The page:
Lee Ann

Recent AMA

January 1, 2018

I recent­ly ran an AMA event. For those who don’t know what that is — AMA is short for Ask Me Any­thing. It was inter­est­ing to see what kind of ques­tions cropped up. I’ve post­ed the entire thing below 🙂


If some­one offered you a film based on your book, will you accept it?

Yes, with stip­u­la­tions. I’ve seen too many authors be very dis­ap­point­ed in what hap­pens to their books when the TV/Film com­pa­nies get hold of them. I’d want to have input into the script, the things they change (because, let’s be hon­est, they’d change things!) and I’d def­i­nite­ly want to have some con­trol over the actor choic­es.


What inspired you to do this?

The AMA? I’ve read a few and they looked like fun. It’s always inter­est­ing to talk to peo­ple and see the kinds of things they want to know.


How and when did you start becom­ing inter­est­ed in the para­nor­mal, vam­pires and were­wolves?

I’ve always had an unhealthy(?) fas­ci­na­tion with the para­nor­mal, as well as myths and leg­ends. My dad used to read me Greek Myths, and the sto­ries of the Gods and mor­tals grabbed my imag­i­na­tion. It was only a small step side­ways into the realm of vam­pires and were­wolves!

I read Drac­u­la when I was around 10 for the first time and I was hooked.


How do you come up with unique char­ac­ters and sce­nar­ios when there are already so many sim­i­lar sto­ries that were cre­at­ed all these years?

There’s a the­o­ry that there are only sev­en basic plots from which all sto­ries derive. What we have to do, as writ­ers, is take those plots and weave them in a way to make it our own.

Writ­ing is a process — I start with an ini­tial idea. For exam­ple, in Bond­ed in Blood, I asked why don’t we see chil­dren as vam­pires very often, what would hap­pen if a child was turned. From that, the sto­ry arc was devel­oped and the char­ac­ters put into play.


What is the best advice you ever received from men­tors or oth­er authors that you have applied to your work?

Don’t edit as you write. Fin­ish the first draft — just keep writ­ing. Don’t wor­ry about it being rub­bish or hav­ing scenes that you won’t use. Just keep writ­ing. Once you’ve fin­ished the first draft, set it aside for a cou­ple of weeks and do some­thing else, any­thing else! Take a break and then go back and reread a cou­ple of times before edit­ing.


How did you come up with so much courage to pub­lish your book when there are so many more famous authors around?

There being more famous authors wasn’t even a con­sid­er­a­tion. I read a lot, as well as write, and enjoy many gen­res — I read both tra­di­tion­al­ly pub­lished and self-pub­lished authors.

What it came down to was hav­ing a sto­ry to tell and want­i­ng to share it — that’s why I pub­lished. Noth­ing to do with courage 🙂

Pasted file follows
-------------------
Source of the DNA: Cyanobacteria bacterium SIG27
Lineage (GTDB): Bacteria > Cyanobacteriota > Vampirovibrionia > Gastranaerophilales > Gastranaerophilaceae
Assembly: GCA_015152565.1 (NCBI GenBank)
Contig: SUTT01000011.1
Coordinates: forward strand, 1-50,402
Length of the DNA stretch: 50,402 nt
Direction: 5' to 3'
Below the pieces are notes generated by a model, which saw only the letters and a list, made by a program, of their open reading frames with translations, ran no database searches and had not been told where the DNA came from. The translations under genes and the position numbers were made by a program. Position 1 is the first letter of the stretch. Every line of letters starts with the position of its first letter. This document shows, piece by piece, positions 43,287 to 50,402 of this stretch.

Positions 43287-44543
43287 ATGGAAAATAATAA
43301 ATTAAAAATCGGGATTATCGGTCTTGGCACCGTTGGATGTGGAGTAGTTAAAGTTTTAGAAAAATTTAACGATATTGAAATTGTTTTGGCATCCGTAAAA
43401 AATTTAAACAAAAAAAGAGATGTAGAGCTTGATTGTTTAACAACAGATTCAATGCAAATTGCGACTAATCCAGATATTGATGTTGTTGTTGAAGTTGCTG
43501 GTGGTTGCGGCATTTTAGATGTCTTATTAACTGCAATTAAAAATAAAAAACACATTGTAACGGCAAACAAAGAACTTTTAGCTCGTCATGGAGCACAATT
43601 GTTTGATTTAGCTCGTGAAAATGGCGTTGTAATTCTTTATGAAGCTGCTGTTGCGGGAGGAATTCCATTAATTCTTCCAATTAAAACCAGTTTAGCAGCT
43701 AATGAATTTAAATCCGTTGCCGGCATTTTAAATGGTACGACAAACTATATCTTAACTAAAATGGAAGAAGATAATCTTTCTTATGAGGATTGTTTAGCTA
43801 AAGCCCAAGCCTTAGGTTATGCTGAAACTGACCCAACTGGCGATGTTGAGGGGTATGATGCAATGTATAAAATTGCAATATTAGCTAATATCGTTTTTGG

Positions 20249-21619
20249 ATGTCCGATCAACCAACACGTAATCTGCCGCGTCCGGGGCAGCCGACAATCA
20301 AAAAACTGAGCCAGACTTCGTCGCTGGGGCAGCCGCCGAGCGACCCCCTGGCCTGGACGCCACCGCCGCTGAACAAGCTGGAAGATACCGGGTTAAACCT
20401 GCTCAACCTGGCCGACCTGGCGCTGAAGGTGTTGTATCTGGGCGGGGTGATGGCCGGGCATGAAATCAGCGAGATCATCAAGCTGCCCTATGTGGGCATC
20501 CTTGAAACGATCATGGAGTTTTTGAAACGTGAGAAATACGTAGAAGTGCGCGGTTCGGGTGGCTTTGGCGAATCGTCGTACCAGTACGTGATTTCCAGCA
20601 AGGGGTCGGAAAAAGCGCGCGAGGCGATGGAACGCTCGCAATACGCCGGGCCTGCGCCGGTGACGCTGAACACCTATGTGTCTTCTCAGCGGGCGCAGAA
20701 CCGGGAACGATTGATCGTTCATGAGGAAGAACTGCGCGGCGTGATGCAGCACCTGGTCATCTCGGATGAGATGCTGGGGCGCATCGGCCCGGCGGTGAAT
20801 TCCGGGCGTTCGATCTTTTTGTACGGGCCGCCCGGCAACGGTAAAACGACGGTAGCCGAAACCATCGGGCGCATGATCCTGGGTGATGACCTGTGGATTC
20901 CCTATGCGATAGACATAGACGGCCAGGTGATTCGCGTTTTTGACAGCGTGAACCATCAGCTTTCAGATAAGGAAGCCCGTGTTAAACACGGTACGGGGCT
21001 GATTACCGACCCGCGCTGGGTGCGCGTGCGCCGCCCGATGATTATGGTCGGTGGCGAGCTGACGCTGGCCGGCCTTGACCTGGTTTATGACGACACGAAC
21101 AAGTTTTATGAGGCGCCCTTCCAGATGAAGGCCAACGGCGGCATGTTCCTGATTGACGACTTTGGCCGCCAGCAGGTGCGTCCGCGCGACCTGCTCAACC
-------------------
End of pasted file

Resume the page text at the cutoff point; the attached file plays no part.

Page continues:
Does it take long to look for a pub­lish­er to help me release my book or should I risk it and self-pub­lish instead?

There is no guar­an­tee that a pub­lish­er will release your book. Most pub­lish­ers require sub­mis­sions to be sent through an agent, although many will also have peri­ods where they will ask for una­gent­ed sub­mis­sions — you need to mon­i­tor their social media/websites for infor­ma­tion on that.

Tra­di­tion­al pub­lish­ing is not easy or guar­an­teed. But only you can decide whether you want to reach out to them or whether you will go the self-pub­lished route instead.

Self-pub­lish­ing is, obvi­ous­ly, quick­er — but even that takes time. You still need to ensure your book is prop­er­ly proof-read, edit­ed, beta read and a pro­fes­sion­al cov­er is designed.  Once you’ve done all that, you also have to adver­tise and mar­ket it. Writ­ing the book is only the first step.


Do you think the vam­pires and were­wolves kind of sto­ries are already overused?

No more than any oth­er genre. Romance, Fan­ta­sy, Hor­ror — if you dig deep inside the major­i­ty of the sto­ries with­in each genre, you’ll find the plots most­ly the same, just tweaked by the author to add their own flair to it.

It’s the same for Para­nor­mal fic­tion — it’s been in the pub­lic eye a lot over recent years, which accounts for why it seems sud­den­ly so much more preva­lent, but a quick search through books and you’ll find this genre has been around for a long long time.

So long as you bring a new spin on the sub­ject, then there’s always room for more sto­ries using a cer­tain type of char­ac­ter 🙂


Do you think you’ll come out with a set of new nov­els for Bond­ed in Blood to turn it into a series?Do you think you’ll come out with a set of new nov­els for Bond­ed in Blood to turn it into a series?

It’s intend­ed to be a series. The sec­ond book (Blood Carousel) is almost com­plete — about to go into edit­ing and book cov­er design stage. Book three has been start­ed 🙂


If there’s any tip you can share with oth­er aspir­ing writ­ers, what would it be?

Can I give two?

Don’t give up!  It doesn’t mat­ter if what you’re writ­ing has been done before — it hasn’t been done in your voice.